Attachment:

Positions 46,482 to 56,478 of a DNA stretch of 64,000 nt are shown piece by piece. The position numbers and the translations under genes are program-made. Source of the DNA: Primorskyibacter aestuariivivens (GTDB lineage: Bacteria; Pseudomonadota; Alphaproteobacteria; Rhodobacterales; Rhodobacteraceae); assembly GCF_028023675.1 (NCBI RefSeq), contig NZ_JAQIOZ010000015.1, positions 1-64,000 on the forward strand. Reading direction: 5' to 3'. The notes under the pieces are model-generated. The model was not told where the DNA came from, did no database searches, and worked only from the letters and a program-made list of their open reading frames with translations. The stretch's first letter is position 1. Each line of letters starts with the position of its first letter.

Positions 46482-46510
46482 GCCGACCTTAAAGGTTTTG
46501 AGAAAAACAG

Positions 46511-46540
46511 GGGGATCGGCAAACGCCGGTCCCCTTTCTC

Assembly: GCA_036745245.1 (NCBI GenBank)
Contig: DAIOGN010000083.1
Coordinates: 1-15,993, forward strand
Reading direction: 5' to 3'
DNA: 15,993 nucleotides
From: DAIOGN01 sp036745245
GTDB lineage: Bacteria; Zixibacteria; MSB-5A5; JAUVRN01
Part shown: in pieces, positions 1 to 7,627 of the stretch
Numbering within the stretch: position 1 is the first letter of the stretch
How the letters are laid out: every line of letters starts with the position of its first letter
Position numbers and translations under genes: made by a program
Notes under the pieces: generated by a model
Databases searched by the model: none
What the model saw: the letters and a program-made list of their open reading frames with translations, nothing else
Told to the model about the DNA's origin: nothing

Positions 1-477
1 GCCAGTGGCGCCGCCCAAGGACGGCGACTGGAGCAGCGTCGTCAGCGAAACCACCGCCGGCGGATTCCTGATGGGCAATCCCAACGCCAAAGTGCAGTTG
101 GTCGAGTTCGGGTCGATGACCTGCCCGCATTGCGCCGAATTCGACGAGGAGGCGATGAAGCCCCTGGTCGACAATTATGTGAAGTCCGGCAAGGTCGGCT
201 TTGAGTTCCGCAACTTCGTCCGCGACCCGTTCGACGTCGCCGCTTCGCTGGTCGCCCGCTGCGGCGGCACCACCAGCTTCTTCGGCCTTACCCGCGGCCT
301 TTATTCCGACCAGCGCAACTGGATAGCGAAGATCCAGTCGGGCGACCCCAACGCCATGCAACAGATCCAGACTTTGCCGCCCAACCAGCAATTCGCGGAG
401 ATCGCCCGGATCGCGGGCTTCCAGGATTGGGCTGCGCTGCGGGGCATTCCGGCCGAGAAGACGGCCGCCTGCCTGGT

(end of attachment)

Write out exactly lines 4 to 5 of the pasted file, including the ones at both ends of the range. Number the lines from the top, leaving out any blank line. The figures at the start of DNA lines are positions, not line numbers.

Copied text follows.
46501 AGAAAAACAG

Positions 46511-46540